Arnold Kling  

The Right of Exit

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Michael Gibson writes,


Is a right of exit compatible with our obligations either to community or to a territorial system of governance?

This is an excellent question, because it gets to the heart of whether competitive government is a practical libertarian approach or an oxymoron.

I argue that a right of exit is important in order to limit government power. I sometimes think that what kept the U.S. government small in the early 19th century was not so much the Constitution as the fact that people kept leaving the then-current United States for adjacent territories. The option to exit would have made it quite difficult for government to grow large and intrusive.

But is there such a thing as too much right to exit? For example, suppose that I live on a street where we all share the same snow removal service. When I see what we are going to be charged for a big storm, I opt out, so that I do not have to pay for snow removal. The street in front of my house goes unplowed, so that everyone else on the street is either blocked or has to pay more to get my part of the street plowed. Is that a good system?

I do not think that this is an insoluble problem. In the private sector, there are situations where one consumer's exit can raise average costs. The solution is some form of lock-in. For example, condominium associations lock consumers into paying dues. Cell phone companies lock you into paying for a year or more of service.

We allow private firms to implement lock-in policies, as long as they are reasonable. Similarly, I think we should allow physical or virtual communities that perform what we now think of as government functions to implement lock-in policies as long as they are reasonable. I think we would need courts and an accumulation of common law precedents to serve as the ultimate arbiter of when lock-in policies are reasonable and when they infringe on the right of exit.

Imagine that we had such a system in place today. My services for local police, fire, garbage collection, and snow removal have a lock-in arrangement that consists of me paying local property and sales taxes or going to jail. Perhaps the lock-in arrangement does not have to be that strong. Perhaps I could choose different service providers, either as an individual household or in conjunction with other households.

Call the incumbent service provider MoCo, and suppose that there are competing service providers that are specialists. I might want to keep MoCo's fire, police, and snow removal service, but instead get garbage collection from a separate trash hauler. What lock-in policies for MoCo are fair? It might be fair for them to offer discounts on garbage collection to people who already are consumers are other services. But it is not fair for them to deny a business license to the competing trash hauler.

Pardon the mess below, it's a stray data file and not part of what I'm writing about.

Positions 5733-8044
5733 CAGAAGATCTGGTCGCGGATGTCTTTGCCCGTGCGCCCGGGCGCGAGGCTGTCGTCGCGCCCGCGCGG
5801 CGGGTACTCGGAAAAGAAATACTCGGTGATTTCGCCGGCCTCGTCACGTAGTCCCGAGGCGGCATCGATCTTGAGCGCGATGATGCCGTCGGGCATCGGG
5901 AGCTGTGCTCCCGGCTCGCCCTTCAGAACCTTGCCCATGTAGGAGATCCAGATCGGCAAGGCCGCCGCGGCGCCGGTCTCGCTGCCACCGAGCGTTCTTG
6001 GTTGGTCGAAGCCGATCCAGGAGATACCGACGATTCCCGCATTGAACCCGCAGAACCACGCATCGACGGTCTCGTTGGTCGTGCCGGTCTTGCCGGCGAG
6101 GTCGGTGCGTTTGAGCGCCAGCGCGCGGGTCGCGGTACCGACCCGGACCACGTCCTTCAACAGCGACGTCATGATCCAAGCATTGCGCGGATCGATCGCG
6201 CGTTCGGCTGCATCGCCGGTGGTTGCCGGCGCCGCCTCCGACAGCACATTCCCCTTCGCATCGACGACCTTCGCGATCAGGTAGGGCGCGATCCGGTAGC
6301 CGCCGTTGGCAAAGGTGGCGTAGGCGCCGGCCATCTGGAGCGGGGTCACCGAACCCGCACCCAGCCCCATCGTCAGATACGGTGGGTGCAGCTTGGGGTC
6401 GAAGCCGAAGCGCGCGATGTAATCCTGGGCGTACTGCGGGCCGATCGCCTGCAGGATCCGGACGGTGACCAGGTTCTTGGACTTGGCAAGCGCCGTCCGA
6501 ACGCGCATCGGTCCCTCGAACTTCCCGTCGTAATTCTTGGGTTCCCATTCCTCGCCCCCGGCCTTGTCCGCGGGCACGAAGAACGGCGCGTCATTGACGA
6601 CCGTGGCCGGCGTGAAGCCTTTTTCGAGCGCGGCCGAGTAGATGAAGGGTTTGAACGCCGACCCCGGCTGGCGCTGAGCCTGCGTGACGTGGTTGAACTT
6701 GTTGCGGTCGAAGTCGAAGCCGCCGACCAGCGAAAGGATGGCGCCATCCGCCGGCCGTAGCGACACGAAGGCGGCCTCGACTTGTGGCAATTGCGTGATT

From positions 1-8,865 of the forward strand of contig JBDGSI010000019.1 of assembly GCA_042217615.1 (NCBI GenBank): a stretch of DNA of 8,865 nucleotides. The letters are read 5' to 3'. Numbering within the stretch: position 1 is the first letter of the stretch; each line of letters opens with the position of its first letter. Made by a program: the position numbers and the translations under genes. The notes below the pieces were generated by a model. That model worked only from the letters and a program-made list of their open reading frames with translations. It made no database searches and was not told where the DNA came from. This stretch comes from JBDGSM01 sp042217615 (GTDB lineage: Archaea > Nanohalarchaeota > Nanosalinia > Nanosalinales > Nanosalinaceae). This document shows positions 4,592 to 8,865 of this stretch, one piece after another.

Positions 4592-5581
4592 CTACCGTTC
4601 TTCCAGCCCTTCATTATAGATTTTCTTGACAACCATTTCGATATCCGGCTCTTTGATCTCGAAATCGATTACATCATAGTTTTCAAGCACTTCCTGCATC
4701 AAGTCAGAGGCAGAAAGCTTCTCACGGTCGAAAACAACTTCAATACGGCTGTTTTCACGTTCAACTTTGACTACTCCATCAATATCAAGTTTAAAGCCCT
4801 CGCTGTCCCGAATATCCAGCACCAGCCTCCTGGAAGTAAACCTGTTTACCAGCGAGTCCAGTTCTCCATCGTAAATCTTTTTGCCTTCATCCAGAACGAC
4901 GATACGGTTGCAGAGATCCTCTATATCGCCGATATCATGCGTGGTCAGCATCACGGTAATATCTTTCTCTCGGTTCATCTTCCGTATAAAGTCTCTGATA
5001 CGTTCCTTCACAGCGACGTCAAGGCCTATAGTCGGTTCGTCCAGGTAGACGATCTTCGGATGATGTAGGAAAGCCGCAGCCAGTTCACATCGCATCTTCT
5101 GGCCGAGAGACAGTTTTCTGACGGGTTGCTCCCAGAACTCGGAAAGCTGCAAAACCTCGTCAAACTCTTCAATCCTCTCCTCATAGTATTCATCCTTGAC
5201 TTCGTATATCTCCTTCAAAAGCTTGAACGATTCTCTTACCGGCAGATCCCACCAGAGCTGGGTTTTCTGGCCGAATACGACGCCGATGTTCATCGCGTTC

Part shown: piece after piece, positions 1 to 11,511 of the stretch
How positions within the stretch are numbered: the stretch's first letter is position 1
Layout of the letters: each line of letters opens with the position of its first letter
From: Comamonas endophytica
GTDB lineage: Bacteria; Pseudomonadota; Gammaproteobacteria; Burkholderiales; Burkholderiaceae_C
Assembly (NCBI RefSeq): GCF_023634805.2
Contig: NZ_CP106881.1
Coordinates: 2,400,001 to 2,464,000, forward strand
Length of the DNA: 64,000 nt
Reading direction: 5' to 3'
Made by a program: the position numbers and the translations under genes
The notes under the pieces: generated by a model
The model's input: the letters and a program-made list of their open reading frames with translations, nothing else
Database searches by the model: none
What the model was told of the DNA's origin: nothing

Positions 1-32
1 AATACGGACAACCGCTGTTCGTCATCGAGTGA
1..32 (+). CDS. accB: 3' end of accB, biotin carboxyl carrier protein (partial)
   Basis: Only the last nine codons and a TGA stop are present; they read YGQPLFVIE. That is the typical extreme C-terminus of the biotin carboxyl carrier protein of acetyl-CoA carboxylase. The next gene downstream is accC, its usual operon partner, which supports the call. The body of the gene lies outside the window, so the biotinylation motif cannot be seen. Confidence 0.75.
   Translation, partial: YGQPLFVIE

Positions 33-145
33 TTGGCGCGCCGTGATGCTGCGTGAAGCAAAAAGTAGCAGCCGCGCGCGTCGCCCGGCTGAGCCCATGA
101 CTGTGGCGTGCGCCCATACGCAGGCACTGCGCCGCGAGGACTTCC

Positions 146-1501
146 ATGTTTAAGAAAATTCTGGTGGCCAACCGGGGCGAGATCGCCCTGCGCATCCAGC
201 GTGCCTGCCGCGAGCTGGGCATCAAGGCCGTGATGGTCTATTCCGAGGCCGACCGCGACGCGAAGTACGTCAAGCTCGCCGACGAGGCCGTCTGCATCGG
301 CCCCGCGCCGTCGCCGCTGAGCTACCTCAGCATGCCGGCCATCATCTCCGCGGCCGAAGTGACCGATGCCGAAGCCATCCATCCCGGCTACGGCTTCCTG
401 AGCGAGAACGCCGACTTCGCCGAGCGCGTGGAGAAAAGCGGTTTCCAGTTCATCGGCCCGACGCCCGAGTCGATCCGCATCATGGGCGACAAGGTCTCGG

I think that finding the balance between the right of exit and the legitimate use of lock-in policies should be done on a trial-and-error, case-by-case basis. I do not think that Mike Gibson's question has an absolute answer. However, once you start imagining competitive government, you can see that the right to exit is not as much of a threat as might appear to be the case at first.


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CATEGORIES: Political Economy



COMMENTS (3 to date)
ajb writes:

It's interesting that the US has one of the most strenuous lock in provisions for high income tax payers. Not only do Americans owe taxes on all income regardless of primary residence (unlike most other nations), but if an American with a high enough net wealth chooses to renounce citizenship, the govt can decide to continue to tax his income for years after if it is felt that citizenship was renounced purely to avoid taxes. I frankly find this policy odious, but it seems sustainable in a world where there are unique benefits to being American.

Badger writes:

Ajb, the problem that I see with this tax treatment is that it ignores the humongous transaction costs (financial and nonfinancial) related to expatriation, to start with. There's absolutely no need to impose an additional burden on what is in most cases a positive phenomenon. The increased burden only serves to keep people away from developing a closer tie to the US, or to make Americans more bitter about their nationality, as I've yet observed a few times. It's not only counterproductive as a policy, it's evidently unfair to anyone subject to it.

I believe also that it may cause some bad and not well understood unintended consequences. I personally know a few high middle class foreign permanent residents that have made clear to me that they won't ever become American nationals because of this arrogant piece of tax code. I'd say that this policy effectively reduces loyalty to the country by providing moral justification for some form of reprisal.

Chauvinists will say, with some reason, that the malcontents are free to leave. But this is the same as denying the existence of the problem: as it happens in human resources management, we normally don't succeed at keeping the best employees around by making them feel unwelcome or by trying to lock them in with shenanigans.

Robert Johnson writes:

The problem with lock-in that is administered by the government is that you can end up born into it. Also, the government has coercive powers that my cell phone provider doesn't.

In a sense, we HAVE been experimenting with "the balance between the right of exit and the legitimate use of lock-in policies" in government, and lock-in has taken the upper hand.

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